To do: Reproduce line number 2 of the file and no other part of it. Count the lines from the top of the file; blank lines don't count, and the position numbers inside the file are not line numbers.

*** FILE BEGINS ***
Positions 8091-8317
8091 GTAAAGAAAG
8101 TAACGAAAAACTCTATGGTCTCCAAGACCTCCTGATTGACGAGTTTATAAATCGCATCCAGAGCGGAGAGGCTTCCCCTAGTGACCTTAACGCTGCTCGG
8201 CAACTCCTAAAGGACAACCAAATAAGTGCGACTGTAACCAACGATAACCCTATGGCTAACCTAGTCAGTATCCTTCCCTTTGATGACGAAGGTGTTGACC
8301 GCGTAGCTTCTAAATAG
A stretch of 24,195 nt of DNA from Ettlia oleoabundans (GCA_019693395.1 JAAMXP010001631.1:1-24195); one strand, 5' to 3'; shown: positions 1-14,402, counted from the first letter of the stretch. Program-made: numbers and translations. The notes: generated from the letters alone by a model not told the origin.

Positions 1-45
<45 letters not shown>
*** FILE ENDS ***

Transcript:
8091 GTAAAGAAAG